Morse v. E. A. Robey & Co.

Annotate this Case
[Civ. No. 20774. First Dist., Div. Two. Mar. 26, 1963.]

PAUL E. MORSE, Plaintiff and Respondent, v. E. A. ROBEY & COMPANY, INC. et al., Defendants and Appellants.

COUNSEL

J. D. Cooper and Phil N. Crawford for Defendants and Appellants.

John G. Evans and Harold C. Brown as Amici Curiae on behalf of Defendants and Appellants.

Brown, Kellogg & Taber and Heber James Brown for Plaintiff and Respondent.

OPINION

AGEE, J.

Defendants appeal from a judgment decreeing that they have no right, title or interest in or to any of the subject property and ordering them to remove a partially [214 Cal. App. 2d 466] completed commercial concessions building which they were in the process of erecting thereon. The defendants own adjoining property upon which they conduct a resort business. Their attempt to erect the concessions building on the subject property precipitated this action.

Otherwise, the facts and circumstances are the same as those in Morse v. Miller (1954) 128 Cal. App. 2d 237 [275 P.2d 545], wherein a judgment in favor of the same plaintiff was affirmed. The defendants herein are the successors in interest of the defendants in the prior action. The subject property is part of the "beach property" involved in said action. Defendants hold the record title.

The parties agree that the principle of res judicata applies and that the holdings in Morse v. Miller, supra, constitute the law of the case on all of the points adjudicated therein. The present controversy centers upon the proper interpretation and legal effect of the judgment in the prior action.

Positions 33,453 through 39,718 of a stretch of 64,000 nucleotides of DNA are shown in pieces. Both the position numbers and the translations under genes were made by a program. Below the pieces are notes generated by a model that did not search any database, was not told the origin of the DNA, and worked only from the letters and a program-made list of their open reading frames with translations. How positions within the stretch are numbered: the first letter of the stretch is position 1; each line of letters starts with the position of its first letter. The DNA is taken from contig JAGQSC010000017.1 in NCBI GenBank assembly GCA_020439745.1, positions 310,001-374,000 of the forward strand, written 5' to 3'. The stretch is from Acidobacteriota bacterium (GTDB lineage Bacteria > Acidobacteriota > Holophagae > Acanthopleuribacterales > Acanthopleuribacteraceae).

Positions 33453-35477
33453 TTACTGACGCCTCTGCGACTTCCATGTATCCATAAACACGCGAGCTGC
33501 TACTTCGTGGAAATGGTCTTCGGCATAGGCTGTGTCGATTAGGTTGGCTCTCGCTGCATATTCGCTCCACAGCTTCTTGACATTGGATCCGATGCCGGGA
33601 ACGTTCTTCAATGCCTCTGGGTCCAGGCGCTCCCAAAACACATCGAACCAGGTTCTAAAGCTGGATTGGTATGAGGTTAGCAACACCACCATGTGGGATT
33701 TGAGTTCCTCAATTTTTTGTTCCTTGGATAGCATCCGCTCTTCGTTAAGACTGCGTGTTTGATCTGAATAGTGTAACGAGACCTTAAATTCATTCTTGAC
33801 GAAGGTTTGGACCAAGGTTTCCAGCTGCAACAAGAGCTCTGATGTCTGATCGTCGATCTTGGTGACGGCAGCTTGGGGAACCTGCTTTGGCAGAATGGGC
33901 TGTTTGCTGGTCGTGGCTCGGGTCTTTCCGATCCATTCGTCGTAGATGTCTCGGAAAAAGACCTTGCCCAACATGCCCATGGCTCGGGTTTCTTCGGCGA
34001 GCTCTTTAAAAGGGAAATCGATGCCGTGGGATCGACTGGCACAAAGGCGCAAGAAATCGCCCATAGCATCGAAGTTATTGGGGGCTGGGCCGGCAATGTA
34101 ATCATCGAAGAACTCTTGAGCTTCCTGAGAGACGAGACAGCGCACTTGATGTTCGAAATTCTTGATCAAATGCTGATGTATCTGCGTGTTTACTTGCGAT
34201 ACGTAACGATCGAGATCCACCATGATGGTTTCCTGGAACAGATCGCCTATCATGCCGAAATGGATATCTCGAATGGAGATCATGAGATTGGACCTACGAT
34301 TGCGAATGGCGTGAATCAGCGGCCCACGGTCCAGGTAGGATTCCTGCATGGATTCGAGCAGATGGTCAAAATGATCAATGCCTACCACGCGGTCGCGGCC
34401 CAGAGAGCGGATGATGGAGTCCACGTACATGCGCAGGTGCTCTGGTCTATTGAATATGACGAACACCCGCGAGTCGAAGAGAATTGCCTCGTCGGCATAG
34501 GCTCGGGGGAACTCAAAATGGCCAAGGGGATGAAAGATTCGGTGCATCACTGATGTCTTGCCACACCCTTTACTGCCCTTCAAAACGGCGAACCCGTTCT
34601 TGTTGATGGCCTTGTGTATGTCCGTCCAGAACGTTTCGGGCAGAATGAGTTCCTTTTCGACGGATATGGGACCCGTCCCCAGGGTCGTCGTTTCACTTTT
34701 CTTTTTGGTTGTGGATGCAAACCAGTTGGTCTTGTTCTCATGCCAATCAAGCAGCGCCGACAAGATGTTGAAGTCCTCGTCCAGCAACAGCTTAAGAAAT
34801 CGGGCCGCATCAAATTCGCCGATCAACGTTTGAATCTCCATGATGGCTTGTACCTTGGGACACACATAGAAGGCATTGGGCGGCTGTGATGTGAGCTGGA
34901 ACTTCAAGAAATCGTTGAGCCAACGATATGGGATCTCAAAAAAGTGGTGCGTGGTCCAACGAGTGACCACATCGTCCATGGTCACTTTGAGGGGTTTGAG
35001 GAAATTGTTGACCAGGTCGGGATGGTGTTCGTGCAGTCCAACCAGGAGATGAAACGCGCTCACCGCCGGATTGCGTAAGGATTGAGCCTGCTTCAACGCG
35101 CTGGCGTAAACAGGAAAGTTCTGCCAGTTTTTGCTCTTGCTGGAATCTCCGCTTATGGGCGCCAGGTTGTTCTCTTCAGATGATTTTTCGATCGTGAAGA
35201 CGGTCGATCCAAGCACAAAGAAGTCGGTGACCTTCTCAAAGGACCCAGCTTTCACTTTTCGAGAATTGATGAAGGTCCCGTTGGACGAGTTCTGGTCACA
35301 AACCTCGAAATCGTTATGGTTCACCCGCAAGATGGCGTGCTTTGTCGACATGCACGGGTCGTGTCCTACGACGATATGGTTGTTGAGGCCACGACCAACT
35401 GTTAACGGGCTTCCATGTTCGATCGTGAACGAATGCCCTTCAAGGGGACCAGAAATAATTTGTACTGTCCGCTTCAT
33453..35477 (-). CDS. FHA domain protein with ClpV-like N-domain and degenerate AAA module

The subject property is located on the easterly shore of Clear Lake, in Lake County, California. According to the scaled map introduced in evidence, the property has a lake front line running northerly and southerly for a distance of approximately 350 feet. It extends back from this line in an easterly direction to "Lakeshore Drive," a distance of approximately 140 feet on the northerly side and 180 feet on the southerly side. This roadway is approximately parallel to the lake front line. The remainder of the parcel is between the lake front line and the low water line.

Plaintiff has sued herein, as he did in the prior action, as the owner of a lot having a private easement in the subject property and as a representative both of the general public and of the owners of other lots having the same private easement. The respective rights of the lot owners and of the public are both based upon dedication by defendants' predecessors in interest.

Appellants do not question that the judgment in Morse v. Miller, supra, decrees that the lot owners have an easement in the subject property consisting of the right to use said property for beach purposes. They do, however, question the sufficiency of the evidence to support the trial court's finding herein that "the erection, maintaining and proposed use of said [concessions] building does and will interfere with the rights of the said lot owners in the exercise of their said easement. ..." However, in view of our decision herein as [214 Cal. App. 2d 467] to the rights of the public, it is unnecessary to discuss the evidence which supports this finding.

The rights of the public are based upon the following provision in the Morse v. Miller judgment: "That said real property of the defendants has been dedicated and is dedicated to the public for an athletic field fn. 1 and beach." (See Morse v. Miller, supra, p. 243.) The pleadings, findings, conclusions, and judgment in that action treat the rights of the public and the private rights of the lot owners as separate and distinct issues. The trial court in this action has done likewise. We point this out because the appellants herein have attempted to treat these respective rights as being coextensive.